Birthing: My Personal Story & How To Get Prepared For ItLet me take you on my personal journey and share a few things that might or might not help you through your own...
Birthing: My Personal Story & How To Get Prepared For It
Birthing is such a personal experience that you will forever remember, no matter what. And everyone experiences it so differently.
This is why I am not going to attempt to give you any tips because this is not something I could do.
Also in that moment, your body is going to take over your whole being, so even if I try to give you some tips and you try to apply them, it’s just not going to work. Your body will be in charge here, not your brain. So let it do its job. It knows best and you won’t even want to think about it anyways…
What I know for sure, on the contrary, is that we all have some fears and doubts creeping in before the birth. So what I’ll try to do here is to share my own story, hoping that you’ll be able to relate to it and see that – even though all birthing experiences are different – doubts are perfectly normal and that there is nothing to fear.
Pregnancy was an amazing experience. The last months were the best for me because I wasn’t sick anymore, I had my energy back and – as I didn’t put much weight on (only 4.5kg in the first 7 months, 7.5kg in total) – I was still very active and mobile. In fact, I was feeling so great that I wasn’t longing to give birth at all (like someone who is stuck in bed could be for example).
I went to gigs a couple of weeks before my due date and could walk for hours. I really enjoyed those last moments of pregnancy. With that said, feeling that great was nice but didn’t prepared me psychologically for the birth.
When you’re 9 months pregnant and think that what’s been growing inside you for all that time will have to get out of your body at one stage, it can be pretty scary! So I preferred not thinking about it too much – see below my list of anti-stress homeopathy remedies.
The birth itself was an awesome experience and literally sent me on another planet.
I was also very lucky here because my active labour and delivery only lasted a few hours (about 3 to 4 hours). The passive labour started in the morning but I didn’t pay much attention to it and went for lunch with a friend. This is when I started to realise that something was going on as the contractions were quite regular.
Well, not a big deal I thought. I had a coaching session when coming back home and looking back, I think I was clearly denying the fact that I would have to go to the hospital on that day.
This is only when the pain started to be unbearable that evening that I thought “okay, I won’t be able to manage that kind of pain by myself. We have to go to the hospital.” This happened when Nico just finished pushing a project live and was totally exhausted, ready for a relaxing weekend to recharge his batteries before the birth (Théo arrived 4 days earlier than his due date)… So instead, he just went to the closest shop to grab some Red Bull – emergency plan in action.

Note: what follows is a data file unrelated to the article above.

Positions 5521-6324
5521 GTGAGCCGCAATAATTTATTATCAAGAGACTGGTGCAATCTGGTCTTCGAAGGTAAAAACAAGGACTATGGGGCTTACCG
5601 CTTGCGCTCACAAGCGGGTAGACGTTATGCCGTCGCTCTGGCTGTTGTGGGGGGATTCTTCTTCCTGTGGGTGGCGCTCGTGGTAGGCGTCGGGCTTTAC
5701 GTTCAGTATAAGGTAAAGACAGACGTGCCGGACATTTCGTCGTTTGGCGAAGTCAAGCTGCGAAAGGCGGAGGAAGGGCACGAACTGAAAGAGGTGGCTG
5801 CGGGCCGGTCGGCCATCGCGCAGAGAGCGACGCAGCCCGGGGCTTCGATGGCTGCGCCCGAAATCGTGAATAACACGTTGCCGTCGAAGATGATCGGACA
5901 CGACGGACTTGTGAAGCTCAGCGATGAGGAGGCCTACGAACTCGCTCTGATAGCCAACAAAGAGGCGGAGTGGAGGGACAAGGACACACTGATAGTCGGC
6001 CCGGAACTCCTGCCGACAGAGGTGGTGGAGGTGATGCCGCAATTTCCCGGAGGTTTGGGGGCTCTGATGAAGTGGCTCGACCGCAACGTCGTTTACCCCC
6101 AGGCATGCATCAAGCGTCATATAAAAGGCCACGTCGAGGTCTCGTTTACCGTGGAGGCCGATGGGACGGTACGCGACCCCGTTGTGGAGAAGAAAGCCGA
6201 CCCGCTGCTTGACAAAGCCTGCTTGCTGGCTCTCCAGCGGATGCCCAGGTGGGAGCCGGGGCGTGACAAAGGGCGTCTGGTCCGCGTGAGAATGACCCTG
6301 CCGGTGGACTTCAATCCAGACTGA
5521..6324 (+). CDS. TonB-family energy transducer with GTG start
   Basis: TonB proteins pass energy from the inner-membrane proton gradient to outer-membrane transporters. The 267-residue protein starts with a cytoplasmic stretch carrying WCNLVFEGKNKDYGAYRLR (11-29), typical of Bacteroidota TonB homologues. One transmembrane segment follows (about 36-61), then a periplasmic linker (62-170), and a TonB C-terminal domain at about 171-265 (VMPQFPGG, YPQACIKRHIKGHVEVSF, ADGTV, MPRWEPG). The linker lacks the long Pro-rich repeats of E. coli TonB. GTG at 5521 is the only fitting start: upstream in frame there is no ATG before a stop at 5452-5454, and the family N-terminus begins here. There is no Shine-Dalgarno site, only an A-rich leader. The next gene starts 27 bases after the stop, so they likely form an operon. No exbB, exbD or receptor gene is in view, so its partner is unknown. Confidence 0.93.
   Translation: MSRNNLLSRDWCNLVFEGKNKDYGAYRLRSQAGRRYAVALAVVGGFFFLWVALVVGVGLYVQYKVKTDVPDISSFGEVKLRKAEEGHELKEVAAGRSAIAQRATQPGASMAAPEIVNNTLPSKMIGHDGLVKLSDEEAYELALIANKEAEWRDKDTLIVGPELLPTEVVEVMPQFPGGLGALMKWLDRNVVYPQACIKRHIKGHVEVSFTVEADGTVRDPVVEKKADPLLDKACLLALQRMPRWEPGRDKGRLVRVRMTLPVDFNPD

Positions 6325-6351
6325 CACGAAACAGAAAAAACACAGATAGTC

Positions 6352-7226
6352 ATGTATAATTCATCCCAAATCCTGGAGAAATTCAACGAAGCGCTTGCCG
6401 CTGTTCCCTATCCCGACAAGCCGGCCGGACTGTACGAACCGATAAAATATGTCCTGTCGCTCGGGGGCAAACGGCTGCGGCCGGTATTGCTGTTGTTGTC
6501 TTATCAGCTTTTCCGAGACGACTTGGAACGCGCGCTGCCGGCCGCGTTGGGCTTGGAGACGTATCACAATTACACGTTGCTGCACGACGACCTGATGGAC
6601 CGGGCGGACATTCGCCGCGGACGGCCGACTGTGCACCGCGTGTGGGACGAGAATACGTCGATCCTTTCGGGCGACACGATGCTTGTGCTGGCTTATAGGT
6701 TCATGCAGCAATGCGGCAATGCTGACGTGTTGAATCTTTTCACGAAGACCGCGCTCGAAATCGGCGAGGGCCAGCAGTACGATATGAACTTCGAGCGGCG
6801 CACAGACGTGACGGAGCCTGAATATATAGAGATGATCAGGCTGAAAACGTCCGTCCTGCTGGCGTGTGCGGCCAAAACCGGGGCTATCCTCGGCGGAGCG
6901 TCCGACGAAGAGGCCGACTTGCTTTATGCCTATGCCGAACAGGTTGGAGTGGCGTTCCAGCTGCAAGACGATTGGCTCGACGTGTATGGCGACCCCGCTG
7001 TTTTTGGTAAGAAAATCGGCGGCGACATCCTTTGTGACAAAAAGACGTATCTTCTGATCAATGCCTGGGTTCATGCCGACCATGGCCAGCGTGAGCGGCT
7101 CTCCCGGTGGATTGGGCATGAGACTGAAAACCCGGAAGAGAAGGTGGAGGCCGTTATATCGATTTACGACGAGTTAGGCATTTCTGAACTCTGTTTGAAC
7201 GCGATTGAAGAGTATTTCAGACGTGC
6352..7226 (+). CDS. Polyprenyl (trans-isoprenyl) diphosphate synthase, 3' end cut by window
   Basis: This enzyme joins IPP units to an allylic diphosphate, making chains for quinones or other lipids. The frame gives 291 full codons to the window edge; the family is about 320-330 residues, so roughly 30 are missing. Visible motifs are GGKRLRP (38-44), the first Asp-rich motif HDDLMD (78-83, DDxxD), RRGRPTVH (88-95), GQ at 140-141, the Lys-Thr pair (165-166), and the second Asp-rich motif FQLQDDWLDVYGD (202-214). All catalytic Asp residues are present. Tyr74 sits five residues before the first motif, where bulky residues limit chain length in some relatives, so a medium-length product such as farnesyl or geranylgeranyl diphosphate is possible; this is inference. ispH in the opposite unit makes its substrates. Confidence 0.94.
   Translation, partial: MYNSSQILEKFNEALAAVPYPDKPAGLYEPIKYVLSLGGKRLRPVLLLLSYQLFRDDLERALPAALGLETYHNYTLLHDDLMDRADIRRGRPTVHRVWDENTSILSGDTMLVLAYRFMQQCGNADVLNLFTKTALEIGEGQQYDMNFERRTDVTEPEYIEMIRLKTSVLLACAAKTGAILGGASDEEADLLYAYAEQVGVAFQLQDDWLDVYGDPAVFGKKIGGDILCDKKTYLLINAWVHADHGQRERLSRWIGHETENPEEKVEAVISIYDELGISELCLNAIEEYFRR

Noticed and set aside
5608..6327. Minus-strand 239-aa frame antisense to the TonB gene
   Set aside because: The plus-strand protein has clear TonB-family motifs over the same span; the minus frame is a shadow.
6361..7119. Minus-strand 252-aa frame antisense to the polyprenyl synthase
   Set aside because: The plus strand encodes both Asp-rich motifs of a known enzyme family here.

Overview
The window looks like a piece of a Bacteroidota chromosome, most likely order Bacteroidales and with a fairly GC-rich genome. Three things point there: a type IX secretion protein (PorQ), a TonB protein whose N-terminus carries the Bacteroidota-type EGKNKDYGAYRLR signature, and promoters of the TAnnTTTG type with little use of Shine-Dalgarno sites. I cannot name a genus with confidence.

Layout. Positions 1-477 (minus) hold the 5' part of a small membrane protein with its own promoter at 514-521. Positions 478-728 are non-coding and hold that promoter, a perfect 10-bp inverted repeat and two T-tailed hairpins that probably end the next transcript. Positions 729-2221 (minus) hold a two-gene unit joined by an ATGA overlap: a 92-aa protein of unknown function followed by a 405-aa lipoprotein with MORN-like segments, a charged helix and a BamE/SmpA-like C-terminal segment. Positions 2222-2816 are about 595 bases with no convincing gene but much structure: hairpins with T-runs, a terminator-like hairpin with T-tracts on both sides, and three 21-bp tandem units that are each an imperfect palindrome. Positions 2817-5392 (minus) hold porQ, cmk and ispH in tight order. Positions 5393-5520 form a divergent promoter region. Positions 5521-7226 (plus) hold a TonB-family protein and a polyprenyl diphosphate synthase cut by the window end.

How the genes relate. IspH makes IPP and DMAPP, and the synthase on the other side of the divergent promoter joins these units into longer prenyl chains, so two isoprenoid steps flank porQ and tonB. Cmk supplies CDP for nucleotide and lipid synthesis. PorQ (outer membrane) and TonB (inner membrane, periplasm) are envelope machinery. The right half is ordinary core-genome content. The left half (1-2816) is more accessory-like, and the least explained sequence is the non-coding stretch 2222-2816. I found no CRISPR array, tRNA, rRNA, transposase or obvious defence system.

We were at the hospital by 9.30pm, my water broke around 11pm and at 2am, Théo was in my arms.
It was super quick but the pain was way stronger that what I could ever imagine.
I have to say that I wanted a natural birth, no drugs or anything like that. I just wanted to relax in a hot bath to help me go through the pain, which they had prepared for me. But the pain was so strong that I couldn’t even find the way to remove my clothes and get myself in that f*****g hot bath. All I could think of at that time was EPIDURAL! Please someone give me something… I was literally crying for it.
Even though I got prepared for it with a midwife for a few months before birth (which I recommend to everyone), this was so intense that the pain was taking over my whole being, physically and mentally. No way I could detach from it with breathing exercises or a birthing ball. It was so strong I was half unconscious and thought I would end up vomiting everywhere, just because of the pain.
But I wouldn’t change a thing.
Looking back, I actually loved feeling such an intense pain. It was like I needed that to accomplish the birthing process both emotionally and physically.
The intensity of the whole experience is what I missed the most after the birth (we can safely say I am totally crazy). I could compare that to bungee jumping. It’s freaking scary before you jump, then the experience itself is super intense and when it’s done, you just want to do it all over again because it was too quick and super cool despite the fear and the pain.
Well, it was my own experience…
On a side note here, it seems that women who experience a quick birth (like I did) go through a much more intense pain – as it’s the hormones that create the pain (contractions) that push the baby out – the more of these hormones you have, the more painful and the quicker it goes. The trick in that case is to focus on the fact it won’t last long, which I clearly didn’t. On the opposite, women who experience a longer birth might experience a less intense pain but they have to go through it for a much longer time, which definitely is another type of challenge.
Then, in the first few days and weeks after the birth, your whole world changes. Your body changes, your relationships, your couple, your routine, your priorities, your sleep, your pace… everything changes! As per all changes, it can be challenging at times and that’s why I would recommend all new mothers to be super gentle with themselves and taking all the time they need to adjust. I’ve written in more details about early motherhood here.
So, here are a few things I did that might or might not help you go through your own birthing experience:
I worked a lot with homeotherapy just before and after the birth. The remedies that have helped the most are the following:
From week 36-37 onwards to prepare your body and soften your pelvic floor:
- Actaea Racemosa 5CH – 5 pullets per day
- China 9CH – 5 pullets per day